Not very long ago, Roelof F. "Pik" Botha was apartheid's most visible apostle, the gravel-throated foreign minister who defended South Africa's oppressive white minority rule. His ruling National Party banned the African National Congress and jailed the protest movement's leader, Nelson Mandela.

Now Botha has applied for ANC membership, although he would not play an active political role, and has strongly encouraged other white South Africans to join the party that now governs the country. And it is perhaps a testament to just how far this nation has come in the decade since Mandela's release from prison that Botha's overtures are widely regarded here as more pragmatic than bold. Seven months after this nation's second all-races election, the ANC's dominance has emerged as the political fixture of the reconstituted South Africa.

"I think I can associate myself with [the ANC's] fundamental principles," Botha told reporters last week. "All of us changed."

Botha's reeducation culminates a string of conversions, concessions and collapses by the ANC's political adversaries since the governing party won 266 of Parliament's 400 seats last June and Mandela retired from the presidency. No other party could muster more than 38 seats, but ANC critics hoped a legitimate opposition party would surface, if only to keep the ANC from exercising unchecked power.

It hasn't happened. And as the ANC's rivals have floundered, the democratic government has become more firmly entrenched.

The United Democratic Movement (UDM) was perhaps the best positioned of all the parties vying against the ANC, many political analysts here said last year. The UDM was created two years ago by Bantu Holomisa, an ANC lieutenant who defected after a public rift within the party, and Roelf Meyer, a moderate white politician who as an apartheid-era cabinet member helped negotiate a multiracial democracy with the ANC. It was regarded as the only party capable of drawing black and white voters.

But Meyer, one of only a few prominent National Party figures to express regret over apartheid, abruptly resigned from politics last week to form a Christian-based lobbying organization.

"The UDM was virtually invisible as an opposition party, and I think Meyer felt that frustration of not gaining any ground," said Tom Lodge, a political science professor at the University of the Witwatersrand here. "Meyer and Holomisa are heavyweights, and I'm afraid that if they couldn't pull it off, none of the other [parties] will fare any better. Clearly, they are on a roll."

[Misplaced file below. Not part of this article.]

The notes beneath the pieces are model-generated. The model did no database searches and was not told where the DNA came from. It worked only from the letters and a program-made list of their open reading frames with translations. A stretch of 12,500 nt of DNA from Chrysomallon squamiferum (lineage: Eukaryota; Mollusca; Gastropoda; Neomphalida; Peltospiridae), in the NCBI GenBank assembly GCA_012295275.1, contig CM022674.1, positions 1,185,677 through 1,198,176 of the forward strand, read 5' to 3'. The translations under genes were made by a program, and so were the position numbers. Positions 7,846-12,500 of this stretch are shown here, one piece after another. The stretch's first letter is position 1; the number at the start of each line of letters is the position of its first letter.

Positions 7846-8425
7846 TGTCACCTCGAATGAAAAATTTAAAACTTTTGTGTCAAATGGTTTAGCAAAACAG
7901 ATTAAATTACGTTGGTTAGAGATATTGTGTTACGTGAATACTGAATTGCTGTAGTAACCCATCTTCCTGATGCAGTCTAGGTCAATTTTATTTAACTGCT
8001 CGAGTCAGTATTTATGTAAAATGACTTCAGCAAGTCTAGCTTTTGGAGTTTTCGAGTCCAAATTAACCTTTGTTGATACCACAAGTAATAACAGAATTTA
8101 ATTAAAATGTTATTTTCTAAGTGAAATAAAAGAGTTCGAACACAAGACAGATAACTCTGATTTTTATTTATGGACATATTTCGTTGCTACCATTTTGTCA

The ANC has by no means pleased everyone since the white minority government bequeathed to it a country of 31 million blacks who were poor, poorly educated and in poor health. Crime has soared along with the jobless rate. Adequate housing is scarce, and the number of South Africans infected with AIDS is roughly 1 in 8 and climbing.

Still, Mandela's successor, Thabo Mbeki, and his cabinet have managed to navigate a course that has not radically alienated either poor blacks or privileged whites. The government is only slightly behind schedule in its promise to build decent housing for the poor. And the ANC's free-market reforms, and increasingly tough stances on handling labor unions and crime, have impressed many conservative whites concerned about the liberal and socialist ideologies the group cultivated when it was an underground freedom movement.

"Like all good ruling parties," said Lodge, "the ANC has pinched their opposition's best ideas. They've stolen all their thunder." Said Botha in a letter to the Sunday Independent newspaper: "The style and rhetoric of our opposition party have had no effect on job creation, crime prevention, AIDS reduction, curtailing corruption and improving health services and education. Why do we not try a new beginning?"

Since apartheid ended in 1994, the National Party has collapsed. And the formerly conservative political faction that created apartheid is trying to reposition itself as an alternative to the ANC, hoping to attract black voters with a drastically retooled message centered on the redistribution of wealth.

Those efforts have not worked so far. The renamed New National Party received only about 6.8 percent of the vote last year, mainly splitting the white vote with the mostly white Democratic Party, which has taken the most antagonistic stance toward the ANC.

"The National Party is gone," said Meyer, who resigned from the party in 1997. "Its history is just too heavy."

Unlike its African neighbors, which have overthrown repressive white settler governments only to fashion autocratic regimes in their place, South Africa and its governing party appear firmly committed to democracy. The new constitution resembles that of the United States and is one of the most liberal in the world. Mbeki repeatedly has lauded his counterparts, such as Zambia's President Frederick Chiluba, who has promised to uphold the constitution and step down in 2001 after his second term ends.

"We welcome [Botha]," ANC spokesman Smuts Ngonyama said. "By accepting into our fold someone who was part and parcel of that system that once oppressed us, we believe that demonstrates that the ANC's policies are pushing this nation forward."